Home-based healthcare provider, Cera, has committed to saving the UK’s National Health Service (NHS) £100m ($126m) using virtual consultations employing artificial intelligence (AI) to reduce hospitalisations.
The telehealth app has said that its AI platform is positioned to reduce stress on the NHS ahead of the winter surge in hospitals, by delivering five million consultations and virtual ward visits that the company says are able to prevent 52% of hospitalisations and prevent 80% of hospitalisations seven days in advance.
The telemedicine app uses data analysis and machine learning (ML) to predict and engage with at-risk patients as the NHS prepares for its annual winter surge in cases for which the NHS has said the utilisation of virtual wards is key to its 2023/2024 strategy.
This winter the NHS has dedicated £1 billion of dedicated funding to insulate the organisation against a surge in cases that puts stress on systems and leaves some patients without care.
Previously, Medical Device Network spoke with the NHS’ digital transformation director, Iain O’Neil, detailed how the NHS has always struggled with buying the right technology ahead of time in order to prevent surges like those in winter.
Ben Maruthappu, CEO of Cera, said: “With greater focus now being placed on the delivery of effective care at home, it’s clear that increasing demands are spurring an important transition towards digital-led and AI-enabled solutions. Discharging patients from hospitals and into social care settings is one of the country’s greatest healthcare priorities.”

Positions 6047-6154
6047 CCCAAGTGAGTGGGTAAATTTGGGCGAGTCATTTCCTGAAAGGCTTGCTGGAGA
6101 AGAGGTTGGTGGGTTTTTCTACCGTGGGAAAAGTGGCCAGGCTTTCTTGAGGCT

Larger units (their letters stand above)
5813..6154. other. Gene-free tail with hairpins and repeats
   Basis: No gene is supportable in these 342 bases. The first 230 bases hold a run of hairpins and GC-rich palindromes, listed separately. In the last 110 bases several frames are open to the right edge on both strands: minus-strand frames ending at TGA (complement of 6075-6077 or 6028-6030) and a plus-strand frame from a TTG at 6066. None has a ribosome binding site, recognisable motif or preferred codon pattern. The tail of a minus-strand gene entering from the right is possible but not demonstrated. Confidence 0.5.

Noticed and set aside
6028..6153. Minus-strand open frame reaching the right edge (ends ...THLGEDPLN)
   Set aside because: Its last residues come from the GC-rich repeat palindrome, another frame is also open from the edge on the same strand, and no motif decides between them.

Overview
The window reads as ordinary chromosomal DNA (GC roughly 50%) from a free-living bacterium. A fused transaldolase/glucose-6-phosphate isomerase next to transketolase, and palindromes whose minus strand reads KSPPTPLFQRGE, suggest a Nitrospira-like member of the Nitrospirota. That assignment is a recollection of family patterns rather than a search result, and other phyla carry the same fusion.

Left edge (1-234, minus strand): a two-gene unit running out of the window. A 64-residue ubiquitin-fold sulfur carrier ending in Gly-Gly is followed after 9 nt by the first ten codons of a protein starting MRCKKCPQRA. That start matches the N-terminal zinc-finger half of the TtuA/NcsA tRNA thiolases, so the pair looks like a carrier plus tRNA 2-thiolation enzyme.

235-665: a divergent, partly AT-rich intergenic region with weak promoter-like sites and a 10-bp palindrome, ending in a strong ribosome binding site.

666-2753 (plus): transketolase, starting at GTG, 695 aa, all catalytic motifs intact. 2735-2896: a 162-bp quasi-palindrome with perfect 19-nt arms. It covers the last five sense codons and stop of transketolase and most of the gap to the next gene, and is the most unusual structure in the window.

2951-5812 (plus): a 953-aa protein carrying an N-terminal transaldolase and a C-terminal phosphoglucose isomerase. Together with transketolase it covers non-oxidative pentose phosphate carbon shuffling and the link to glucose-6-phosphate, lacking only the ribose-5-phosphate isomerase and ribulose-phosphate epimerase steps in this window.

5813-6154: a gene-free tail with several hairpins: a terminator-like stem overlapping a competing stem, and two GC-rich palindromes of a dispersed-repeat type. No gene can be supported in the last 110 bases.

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GlobalData’s Medical Device Intelligence Centre has found that the remote patient monitoring market will reach $760 million by 2030, up from $548.90 million in 2020, with a compound annual growth rate of 3.3%. Much of this growth was propelled by the use of telehealth services over the Covid-19 pandemic which saw widespread adoption of the technology.
A poll carried out by GlobalData as part of the same research found that 201 respondents, 66% said they were now more willing to use a remote monitoring device compared to before the pandemic. Additionally, only 6% of respondents were less willing to use them due to efficacy concerns.
Maruthappu added: “Cera commits to delivering five million care visits this winter to help keep more patients out of the hospital and relieve both capacity and financial pressures. Our care solution, driven by a combination of AI and data analytics, helps frontline staff do more with less and keeps patients safely at home through predictive technology.
“Moving patient care from hospital to home, where appropriate, is one of the most effective ways to reduce the burden on our already-overstretched healthcare services that are facing increasing budget cuts.”
It follows an expert panel at Dusseldorf’s MEDICA 2023 conference where digital twins and the use of the Metaverse in treating patients took centre stage as part of a discussion on the future of how emerging digital technologies can be used to help patient outcomes.
It also follows after the government announced an investment of £30m ($36m) in medical technology to relieve pressure on the NHS ahead of the winter surge in cases.